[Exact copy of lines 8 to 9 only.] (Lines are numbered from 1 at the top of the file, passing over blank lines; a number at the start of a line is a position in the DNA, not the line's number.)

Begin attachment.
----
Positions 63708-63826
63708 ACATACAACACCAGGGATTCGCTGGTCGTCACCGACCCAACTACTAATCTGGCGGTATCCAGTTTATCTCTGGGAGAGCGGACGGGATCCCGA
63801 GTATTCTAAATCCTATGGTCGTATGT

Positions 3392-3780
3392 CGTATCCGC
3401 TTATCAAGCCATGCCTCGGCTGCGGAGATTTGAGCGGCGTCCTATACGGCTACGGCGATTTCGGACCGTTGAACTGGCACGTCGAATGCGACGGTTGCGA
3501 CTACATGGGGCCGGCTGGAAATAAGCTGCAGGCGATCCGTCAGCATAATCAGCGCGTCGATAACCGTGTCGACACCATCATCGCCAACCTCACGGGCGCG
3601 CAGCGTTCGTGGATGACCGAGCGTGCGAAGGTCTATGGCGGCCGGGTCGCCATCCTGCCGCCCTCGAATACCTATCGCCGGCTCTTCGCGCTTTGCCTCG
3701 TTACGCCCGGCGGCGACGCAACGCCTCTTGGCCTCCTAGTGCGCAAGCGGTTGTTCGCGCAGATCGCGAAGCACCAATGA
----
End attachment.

3601 CAGCGTTCGTGGATGACCGAGCGTGCGAAGGTCTATGGCGGCCGGGTCGCCATCCTGCCGCCCTCGAATACCTATCGCCGGCTCTTCGCGCTTTGCCTCG
3701 TTACGCCCGGCGGCGACGCAACGCCTCTTGGCCTCCTAGTGCGCAAGCGGTTGTTCGCGCAGATCGCGAAGCACCAATGA